Why you shouldn't get arrogant only because you have good grades
You should never be arrogant or overly proud simply because you received good grades in your classes, unless you think that satisfying artificial requirements set by your instructors is a highly valuable accomplishment in itself. After finishing a class, you should be proud (but of course, not arrogant) that you have mastered difficult academic concepts, honed your practical hands-on technical skills, related your learning to previous classes so that you develop a more elaborate network of knowledge, etc... An A grade by itself means nothing if you completely forget what you have learned from the class after a few months (of course, nobody expects you to remember all the details, but you should at least remember general concepts). In other words, if you received your A simply by sniping problem set answers from office hours or from your friends and cramming like crazy for exams without actually trying to absorb the actual material and integrate it with your existing body of knowledge, then your A in this class should not be a source of pride for anything other than your answer sniping or exam cramming abilities.
How important are grades?
From the tone of my observations so far, it seems like you shouldn't care about grades at all, but most of the time, the contrary is actually true. When people ask me how important grades are in college, I will respond with my own question: "What do you want to do after you graduate?" Your post-graduation plans (not parents, not peer pressure, not personal ego) should be the most important factor in determining how much grades matter to you. If you are applying to medical school, you probably need a pretty high GPA (grade point average) so grades probably matter a lot. If you are applying for Ph.D. programs, you should be much more concerned about gaining research experience instead of simply getting good grades. If you want to begin full-time work, you should focus on internships and professional networking in addition to your academics. If you are going to inherit your parents' billion-dollar fortune after you graduate, you shouldn't care about your grades at all, as long as you pass your classes. For almost everyone (except for the uber-wealthy heirs), grades will somehow matter, but it's up to you to determine how much you want to stress about them.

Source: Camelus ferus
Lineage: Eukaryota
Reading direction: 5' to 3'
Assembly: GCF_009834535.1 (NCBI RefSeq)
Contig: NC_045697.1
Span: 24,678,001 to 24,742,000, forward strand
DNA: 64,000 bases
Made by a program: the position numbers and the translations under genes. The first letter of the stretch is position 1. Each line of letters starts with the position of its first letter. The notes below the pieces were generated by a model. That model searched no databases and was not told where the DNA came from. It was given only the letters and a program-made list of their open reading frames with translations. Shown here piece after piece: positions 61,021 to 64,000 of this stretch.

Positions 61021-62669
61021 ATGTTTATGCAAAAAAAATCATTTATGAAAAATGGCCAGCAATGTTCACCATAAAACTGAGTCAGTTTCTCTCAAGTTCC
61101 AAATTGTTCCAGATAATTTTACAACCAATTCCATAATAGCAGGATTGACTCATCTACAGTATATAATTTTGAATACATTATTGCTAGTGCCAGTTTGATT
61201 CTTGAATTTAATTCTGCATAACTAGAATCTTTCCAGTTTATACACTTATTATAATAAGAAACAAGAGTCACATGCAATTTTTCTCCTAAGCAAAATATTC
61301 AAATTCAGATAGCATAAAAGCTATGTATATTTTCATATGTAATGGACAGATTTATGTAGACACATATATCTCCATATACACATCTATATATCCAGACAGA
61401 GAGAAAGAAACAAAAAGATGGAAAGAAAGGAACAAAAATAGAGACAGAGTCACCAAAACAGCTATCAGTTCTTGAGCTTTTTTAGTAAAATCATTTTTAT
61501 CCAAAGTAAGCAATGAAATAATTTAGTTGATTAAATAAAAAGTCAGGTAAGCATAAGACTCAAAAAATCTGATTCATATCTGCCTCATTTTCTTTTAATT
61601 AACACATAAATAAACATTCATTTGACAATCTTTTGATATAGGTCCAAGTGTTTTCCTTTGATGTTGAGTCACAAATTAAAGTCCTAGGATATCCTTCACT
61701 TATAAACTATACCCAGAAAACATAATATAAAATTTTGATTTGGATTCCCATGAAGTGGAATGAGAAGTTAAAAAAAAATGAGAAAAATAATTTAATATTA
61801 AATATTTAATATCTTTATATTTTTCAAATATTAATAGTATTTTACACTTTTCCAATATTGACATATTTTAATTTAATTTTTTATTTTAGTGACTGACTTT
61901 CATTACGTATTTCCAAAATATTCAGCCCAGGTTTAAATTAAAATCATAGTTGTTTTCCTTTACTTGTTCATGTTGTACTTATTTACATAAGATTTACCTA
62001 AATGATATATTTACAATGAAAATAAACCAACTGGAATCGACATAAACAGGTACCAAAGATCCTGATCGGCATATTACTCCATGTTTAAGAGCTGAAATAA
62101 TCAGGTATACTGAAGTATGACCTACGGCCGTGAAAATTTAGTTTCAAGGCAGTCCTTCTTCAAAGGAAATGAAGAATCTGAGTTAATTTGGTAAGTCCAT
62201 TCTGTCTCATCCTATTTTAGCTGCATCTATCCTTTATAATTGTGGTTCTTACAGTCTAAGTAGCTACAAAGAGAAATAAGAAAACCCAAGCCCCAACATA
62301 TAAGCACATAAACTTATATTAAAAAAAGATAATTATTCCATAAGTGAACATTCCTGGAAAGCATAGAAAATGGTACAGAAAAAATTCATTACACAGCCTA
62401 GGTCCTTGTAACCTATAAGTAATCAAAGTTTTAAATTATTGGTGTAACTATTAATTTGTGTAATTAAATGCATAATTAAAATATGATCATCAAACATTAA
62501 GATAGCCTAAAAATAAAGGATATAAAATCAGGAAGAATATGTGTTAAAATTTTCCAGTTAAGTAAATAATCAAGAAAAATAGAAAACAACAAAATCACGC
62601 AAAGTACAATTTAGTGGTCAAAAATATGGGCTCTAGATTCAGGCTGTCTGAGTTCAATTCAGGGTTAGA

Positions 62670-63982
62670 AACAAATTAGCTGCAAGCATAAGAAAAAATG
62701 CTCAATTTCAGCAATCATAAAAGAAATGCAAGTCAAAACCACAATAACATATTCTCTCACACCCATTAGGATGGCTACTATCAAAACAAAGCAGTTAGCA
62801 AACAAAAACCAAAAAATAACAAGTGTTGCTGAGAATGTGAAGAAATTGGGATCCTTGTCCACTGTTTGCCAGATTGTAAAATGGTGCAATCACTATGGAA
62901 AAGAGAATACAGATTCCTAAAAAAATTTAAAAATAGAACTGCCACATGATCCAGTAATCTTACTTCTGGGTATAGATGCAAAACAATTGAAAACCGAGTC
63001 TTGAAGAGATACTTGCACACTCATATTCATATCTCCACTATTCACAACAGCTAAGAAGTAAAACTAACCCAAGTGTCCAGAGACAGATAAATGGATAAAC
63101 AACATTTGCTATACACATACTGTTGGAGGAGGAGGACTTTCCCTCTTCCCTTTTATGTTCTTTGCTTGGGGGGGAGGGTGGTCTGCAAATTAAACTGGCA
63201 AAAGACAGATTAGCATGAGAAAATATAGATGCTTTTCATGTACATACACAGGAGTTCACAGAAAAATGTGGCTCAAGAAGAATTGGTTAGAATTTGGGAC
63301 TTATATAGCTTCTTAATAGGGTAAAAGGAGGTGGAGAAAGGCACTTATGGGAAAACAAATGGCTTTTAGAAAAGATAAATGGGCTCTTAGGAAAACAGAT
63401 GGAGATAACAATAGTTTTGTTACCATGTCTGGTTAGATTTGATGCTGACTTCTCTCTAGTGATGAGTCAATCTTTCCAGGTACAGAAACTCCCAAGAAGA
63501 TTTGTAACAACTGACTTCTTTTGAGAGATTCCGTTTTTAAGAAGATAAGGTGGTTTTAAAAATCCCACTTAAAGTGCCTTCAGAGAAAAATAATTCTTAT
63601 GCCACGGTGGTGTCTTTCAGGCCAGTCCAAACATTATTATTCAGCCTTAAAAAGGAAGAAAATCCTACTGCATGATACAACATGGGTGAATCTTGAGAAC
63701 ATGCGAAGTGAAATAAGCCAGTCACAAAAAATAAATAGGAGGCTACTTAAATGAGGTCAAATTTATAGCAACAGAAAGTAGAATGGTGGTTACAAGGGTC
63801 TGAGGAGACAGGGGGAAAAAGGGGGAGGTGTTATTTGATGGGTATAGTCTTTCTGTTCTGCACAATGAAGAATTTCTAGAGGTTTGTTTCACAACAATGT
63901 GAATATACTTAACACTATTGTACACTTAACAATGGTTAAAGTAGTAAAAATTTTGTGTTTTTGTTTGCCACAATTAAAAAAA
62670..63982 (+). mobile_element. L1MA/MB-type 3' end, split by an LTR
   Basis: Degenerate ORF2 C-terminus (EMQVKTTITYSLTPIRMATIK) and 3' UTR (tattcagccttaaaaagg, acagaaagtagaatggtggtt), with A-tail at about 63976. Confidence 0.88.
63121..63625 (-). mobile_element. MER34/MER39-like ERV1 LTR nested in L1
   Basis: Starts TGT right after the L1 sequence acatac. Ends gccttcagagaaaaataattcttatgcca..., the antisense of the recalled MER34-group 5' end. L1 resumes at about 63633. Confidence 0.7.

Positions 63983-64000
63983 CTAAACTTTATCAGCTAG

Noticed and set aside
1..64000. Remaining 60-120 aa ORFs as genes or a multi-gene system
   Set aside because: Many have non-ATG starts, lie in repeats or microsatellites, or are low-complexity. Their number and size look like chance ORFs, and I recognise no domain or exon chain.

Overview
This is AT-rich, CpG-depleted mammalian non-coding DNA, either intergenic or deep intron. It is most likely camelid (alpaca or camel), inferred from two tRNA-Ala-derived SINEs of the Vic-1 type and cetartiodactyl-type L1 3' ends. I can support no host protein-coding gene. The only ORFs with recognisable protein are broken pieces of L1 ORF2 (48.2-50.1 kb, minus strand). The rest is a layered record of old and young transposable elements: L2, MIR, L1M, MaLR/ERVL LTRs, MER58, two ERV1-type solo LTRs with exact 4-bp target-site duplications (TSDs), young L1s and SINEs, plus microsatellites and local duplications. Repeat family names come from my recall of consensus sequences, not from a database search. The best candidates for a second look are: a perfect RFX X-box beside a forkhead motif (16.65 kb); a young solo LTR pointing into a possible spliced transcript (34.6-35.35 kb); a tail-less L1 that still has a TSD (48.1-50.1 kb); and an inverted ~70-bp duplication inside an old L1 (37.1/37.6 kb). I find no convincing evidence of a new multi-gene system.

Required classes that you don't care about at all
Throughout your undergraduate career, you will invariably need to take many required classes that you don't really care about at all, and you have a choice to either not worry about your grades or to 'eat your peas' and work hard in them to try to get good grades even though you have little to no interest in the class material. Your choice of what to do about these classes depends largely on how important your GPA will be in determining what you want to do after you graduate. There is nothing wrong with doing the answer sniping (legally without cheating) or exam cramming thing just to get high grades without really understanding the class material if you simply need to boost your GPA, but if you ever need to demonstrate to somebody that you've mastered the material for some class, you better be prepared to actually learn it.
What to do about grade inflation
Grade inflation is the phenomenon that has crept into more and more colleges in recent years (I am optimistic that MIT has not been stricken with this plague as much as some other schools). Many professors are now reluctant to give C grades (or sometimes even B grades) to students for fear of angry parent complaints ("I didn't pay $40,000 per year for my genius child to get a B!!!"), student rights protests ("We have a basic human right to get an A"), or simply due to the momentum of grade inflation happening in other schools ("I want our students to be competitive with students from other schools, and if they're all getting A's, then we need to give all A's as well ... sigh.").
So what should you do if grade inflation is rampant in your classes? You should realize that, just as with monetary inflation, your A grade is worth less (not worthless, but simply worth less) in the presence of grade inflation because more people have A's. If only 25% of the class gets an A, then there is a decent chance that those students all know their stuff pretty well. But if 85% of the class gets an A, then you would lose all your marbles if you bet me that all of those students were exemplary. Thus, you will need to make an extra effort to really make yourself stand out among the sea of A students.